WASHINGTON (washingtonexaminer.com) — Al Qaeda leader Osama bin Laden famously said, “When people see a strong horse and a weak horse, by nature, they will like the strong horse.”
To bin Laden, President Ronald Reagan’s withdrawal from Lebanon in the wake of Iran’s early 1980s terror and kidnapping campaign, and then the Clinton withdrawal from Somalia after the “Black Hawk Down” episode, showed the United States to be a paper tiger. Terrorism, in bin Laden’s mind, worked before and would work again.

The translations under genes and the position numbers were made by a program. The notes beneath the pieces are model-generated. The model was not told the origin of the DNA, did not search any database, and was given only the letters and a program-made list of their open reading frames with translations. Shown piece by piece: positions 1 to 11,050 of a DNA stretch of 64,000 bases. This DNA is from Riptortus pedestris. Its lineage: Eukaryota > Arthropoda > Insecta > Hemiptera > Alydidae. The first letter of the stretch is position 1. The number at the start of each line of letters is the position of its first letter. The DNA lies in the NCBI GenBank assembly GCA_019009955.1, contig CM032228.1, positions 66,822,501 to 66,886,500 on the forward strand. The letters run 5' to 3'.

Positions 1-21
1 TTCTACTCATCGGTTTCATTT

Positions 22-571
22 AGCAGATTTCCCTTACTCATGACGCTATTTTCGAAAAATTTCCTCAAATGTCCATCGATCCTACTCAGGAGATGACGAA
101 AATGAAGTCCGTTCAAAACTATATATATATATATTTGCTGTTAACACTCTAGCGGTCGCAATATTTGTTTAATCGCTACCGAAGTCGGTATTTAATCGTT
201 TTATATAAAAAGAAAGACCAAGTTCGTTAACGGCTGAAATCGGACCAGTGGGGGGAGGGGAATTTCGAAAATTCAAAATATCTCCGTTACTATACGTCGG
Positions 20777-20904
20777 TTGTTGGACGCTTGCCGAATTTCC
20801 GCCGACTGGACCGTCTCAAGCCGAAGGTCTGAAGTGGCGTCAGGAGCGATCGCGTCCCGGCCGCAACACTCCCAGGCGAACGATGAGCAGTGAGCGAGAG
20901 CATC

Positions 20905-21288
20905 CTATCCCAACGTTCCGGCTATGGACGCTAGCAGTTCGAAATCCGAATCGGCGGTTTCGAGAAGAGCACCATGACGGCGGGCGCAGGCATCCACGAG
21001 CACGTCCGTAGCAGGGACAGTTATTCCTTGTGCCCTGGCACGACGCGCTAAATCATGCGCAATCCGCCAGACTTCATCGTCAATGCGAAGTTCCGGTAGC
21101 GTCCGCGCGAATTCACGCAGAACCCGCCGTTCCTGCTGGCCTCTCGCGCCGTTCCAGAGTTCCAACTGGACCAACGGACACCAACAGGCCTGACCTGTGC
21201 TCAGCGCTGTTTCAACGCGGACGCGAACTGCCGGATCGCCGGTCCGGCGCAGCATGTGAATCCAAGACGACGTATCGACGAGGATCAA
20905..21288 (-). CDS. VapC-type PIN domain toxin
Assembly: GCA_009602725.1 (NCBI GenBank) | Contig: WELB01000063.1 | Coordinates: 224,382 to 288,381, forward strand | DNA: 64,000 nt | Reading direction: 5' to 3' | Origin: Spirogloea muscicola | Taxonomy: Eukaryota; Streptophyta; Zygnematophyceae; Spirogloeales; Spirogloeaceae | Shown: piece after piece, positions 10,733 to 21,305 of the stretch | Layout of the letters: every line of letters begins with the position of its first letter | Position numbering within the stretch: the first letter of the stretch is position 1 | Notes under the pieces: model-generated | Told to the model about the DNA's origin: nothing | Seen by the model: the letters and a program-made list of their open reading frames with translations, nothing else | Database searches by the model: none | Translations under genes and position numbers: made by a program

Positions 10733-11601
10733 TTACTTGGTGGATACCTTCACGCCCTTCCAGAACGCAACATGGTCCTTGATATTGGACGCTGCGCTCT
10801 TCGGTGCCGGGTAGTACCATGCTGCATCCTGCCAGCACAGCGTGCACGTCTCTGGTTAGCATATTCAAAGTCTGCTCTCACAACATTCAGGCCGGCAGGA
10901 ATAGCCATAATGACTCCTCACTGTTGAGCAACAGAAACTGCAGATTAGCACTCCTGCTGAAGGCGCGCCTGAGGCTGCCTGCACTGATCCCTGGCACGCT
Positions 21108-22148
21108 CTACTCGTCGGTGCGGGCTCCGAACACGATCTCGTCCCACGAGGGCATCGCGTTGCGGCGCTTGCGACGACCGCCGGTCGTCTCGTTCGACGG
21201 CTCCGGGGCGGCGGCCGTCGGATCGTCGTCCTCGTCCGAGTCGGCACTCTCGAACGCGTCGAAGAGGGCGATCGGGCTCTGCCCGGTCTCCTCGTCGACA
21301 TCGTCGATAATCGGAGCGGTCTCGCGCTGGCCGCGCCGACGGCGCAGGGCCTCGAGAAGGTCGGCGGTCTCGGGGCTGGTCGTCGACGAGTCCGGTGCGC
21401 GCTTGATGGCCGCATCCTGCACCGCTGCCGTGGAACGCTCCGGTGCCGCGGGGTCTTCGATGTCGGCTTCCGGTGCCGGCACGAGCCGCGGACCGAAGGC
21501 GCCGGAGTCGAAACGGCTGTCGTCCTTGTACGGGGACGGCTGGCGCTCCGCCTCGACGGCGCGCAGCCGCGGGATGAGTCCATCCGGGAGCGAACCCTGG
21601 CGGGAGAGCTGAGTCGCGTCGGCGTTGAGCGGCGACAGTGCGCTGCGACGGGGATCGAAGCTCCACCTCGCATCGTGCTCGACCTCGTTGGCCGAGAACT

Today, Russia is on the warpath.
Russian President Vladimir Putin speaks like a strongman, but Russia is not a particularly strong country. Its economy is smaller than Italy’s and not much larger than Spain’s. The US economy is more than 13 times that of Russia, even though our population is only slightly more than twice that of Russia. In essence, Putin is like a poker player who wins with a pair of two by outbluffing an opponent who has a royal flush.
Under such circumstances, it is no surprise that Putin is now collecting a pot far larger than Ukraine. Apologists for Azerbaijan’s dictatorship have long argued that US support for Azeri dictator Ilham Aliyev is crucial because he represents a hedge against both Russia and Iran.